Aydin (Haluk Bilginer), a former actor, runs a small hotel in central Anatolia with his young wife Nihal (Melisa Sšzen) with whom he has a stormy relationship and his sister Necla (Demet Akbag) who is getting over her recent divorce. In winter as the snow begins to fall, the hotel turns into a shelter but also an inescapable place that fuels their animosities.
Review by Louise Keller:
Morality and conscience are the corner stones of this unravelling of human relationships in Nuri Bilge Ceylan's engrossing drama in which the remote, harsh setting is a reflection of the narrative. Winner of this year's Palme d'or, Winter Sleep travels a similar road to that of Ceylan's 2011 Once Upon a Time in Anatolia, both in terms of landscape as well as pace and generous running time. Once again he skilfully uses deft brushstrokes to paint imagery that explores the jigsaw of the human condition. I was totally absorbed by the characters in this adaptation of an Anton Chekov's short story, whose innermost thoughts and depiction of self take high precedence over plot and action.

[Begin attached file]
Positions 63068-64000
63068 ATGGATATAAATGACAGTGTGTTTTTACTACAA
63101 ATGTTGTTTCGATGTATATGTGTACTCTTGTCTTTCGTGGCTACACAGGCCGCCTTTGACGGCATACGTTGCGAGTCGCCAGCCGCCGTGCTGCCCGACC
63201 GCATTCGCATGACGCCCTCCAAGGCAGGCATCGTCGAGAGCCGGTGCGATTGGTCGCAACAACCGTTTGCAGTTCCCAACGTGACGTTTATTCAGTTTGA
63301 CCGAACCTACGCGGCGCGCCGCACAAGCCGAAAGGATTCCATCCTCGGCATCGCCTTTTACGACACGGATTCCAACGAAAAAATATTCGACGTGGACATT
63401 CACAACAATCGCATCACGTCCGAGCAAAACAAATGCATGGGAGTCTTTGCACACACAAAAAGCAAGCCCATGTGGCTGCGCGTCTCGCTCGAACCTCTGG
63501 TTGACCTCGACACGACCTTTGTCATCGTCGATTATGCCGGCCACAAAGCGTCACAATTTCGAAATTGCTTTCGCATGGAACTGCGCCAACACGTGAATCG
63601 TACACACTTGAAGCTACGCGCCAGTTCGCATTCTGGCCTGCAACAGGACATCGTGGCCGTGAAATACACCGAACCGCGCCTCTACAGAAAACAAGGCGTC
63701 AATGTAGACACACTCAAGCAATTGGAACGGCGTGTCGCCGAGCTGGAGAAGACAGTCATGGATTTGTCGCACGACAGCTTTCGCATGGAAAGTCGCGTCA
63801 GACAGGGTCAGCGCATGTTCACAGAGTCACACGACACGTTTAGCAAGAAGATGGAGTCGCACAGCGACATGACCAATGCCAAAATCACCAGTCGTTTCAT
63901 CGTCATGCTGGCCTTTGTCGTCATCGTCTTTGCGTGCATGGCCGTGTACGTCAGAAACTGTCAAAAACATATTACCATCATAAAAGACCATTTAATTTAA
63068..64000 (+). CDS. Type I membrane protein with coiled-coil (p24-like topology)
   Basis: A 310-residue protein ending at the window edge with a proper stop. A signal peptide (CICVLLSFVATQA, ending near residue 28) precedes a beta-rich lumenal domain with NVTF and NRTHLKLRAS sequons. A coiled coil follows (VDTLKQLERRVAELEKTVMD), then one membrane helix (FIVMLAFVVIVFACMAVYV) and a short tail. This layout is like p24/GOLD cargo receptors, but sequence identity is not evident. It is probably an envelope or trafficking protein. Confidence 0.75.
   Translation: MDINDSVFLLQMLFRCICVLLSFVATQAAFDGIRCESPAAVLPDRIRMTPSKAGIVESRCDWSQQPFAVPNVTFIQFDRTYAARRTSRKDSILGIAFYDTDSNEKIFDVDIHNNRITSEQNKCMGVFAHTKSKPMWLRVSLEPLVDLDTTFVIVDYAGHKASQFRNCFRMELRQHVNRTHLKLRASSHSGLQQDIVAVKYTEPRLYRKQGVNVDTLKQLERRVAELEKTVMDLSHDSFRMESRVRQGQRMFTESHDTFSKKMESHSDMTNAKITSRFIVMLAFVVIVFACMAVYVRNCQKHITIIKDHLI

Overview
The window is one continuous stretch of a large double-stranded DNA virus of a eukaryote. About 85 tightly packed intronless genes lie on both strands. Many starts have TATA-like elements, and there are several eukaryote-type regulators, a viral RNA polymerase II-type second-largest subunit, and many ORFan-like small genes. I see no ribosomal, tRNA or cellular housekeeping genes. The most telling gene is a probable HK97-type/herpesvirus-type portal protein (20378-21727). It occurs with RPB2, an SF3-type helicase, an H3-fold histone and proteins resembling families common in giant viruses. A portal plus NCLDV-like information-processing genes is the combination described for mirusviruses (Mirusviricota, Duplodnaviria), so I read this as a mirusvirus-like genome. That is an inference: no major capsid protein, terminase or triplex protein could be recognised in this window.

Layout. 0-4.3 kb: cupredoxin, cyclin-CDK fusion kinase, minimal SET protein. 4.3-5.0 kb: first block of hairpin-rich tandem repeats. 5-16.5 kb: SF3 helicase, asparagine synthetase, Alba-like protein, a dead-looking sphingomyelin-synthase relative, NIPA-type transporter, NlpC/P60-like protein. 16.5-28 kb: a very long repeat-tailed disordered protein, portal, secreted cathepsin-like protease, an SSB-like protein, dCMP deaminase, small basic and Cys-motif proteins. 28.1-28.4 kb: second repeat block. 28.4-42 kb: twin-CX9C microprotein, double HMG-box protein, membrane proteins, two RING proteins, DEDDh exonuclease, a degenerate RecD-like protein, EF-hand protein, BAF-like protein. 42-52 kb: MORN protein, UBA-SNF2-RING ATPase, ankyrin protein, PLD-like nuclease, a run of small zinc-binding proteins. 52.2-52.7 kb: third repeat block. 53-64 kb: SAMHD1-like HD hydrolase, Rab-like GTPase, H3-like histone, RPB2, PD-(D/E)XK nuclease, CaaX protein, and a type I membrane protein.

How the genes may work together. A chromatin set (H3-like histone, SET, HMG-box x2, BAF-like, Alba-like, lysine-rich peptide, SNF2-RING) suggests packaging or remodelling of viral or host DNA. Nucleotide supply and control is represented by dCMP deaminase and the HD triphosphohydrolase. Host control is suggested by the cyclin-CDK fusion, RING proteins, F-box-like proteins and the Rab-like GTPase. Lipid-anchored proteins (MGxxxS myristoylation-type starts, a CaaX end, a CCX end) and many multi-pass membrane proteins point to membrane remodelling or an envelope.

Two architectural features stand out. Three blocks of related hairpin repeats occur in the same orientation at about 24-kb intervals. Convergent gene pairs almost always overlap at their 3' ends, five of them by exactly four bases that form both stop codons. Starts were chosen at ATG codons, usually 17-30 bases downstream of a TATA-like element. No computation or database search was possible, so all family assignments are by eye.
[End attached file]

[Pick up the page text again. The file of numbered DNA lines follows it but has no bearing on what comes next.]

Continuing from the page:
'I wish my level of self deception were as low as yours,' Necia (Demet Akbag) tells her brother Aydin (Haluk Bilginer) in one riveting scene in which a heated and lengthy discussion transpires from a initially benign conversation about the articles that the wealthy former actor, turned hotel owner has written for a newspaper column. He sits at his messy desk in the large, comfortable sitting room; she is reclining on a settee, the paintings, lamps, books and a world globe around them making the room feel alive. The irony of Aydin's recollection of meeting Omar Sharif on a filmset in Anatolia does not escape us, when he recalls the actor describes acting to be 'all about honesty.' Honesty plays a large part.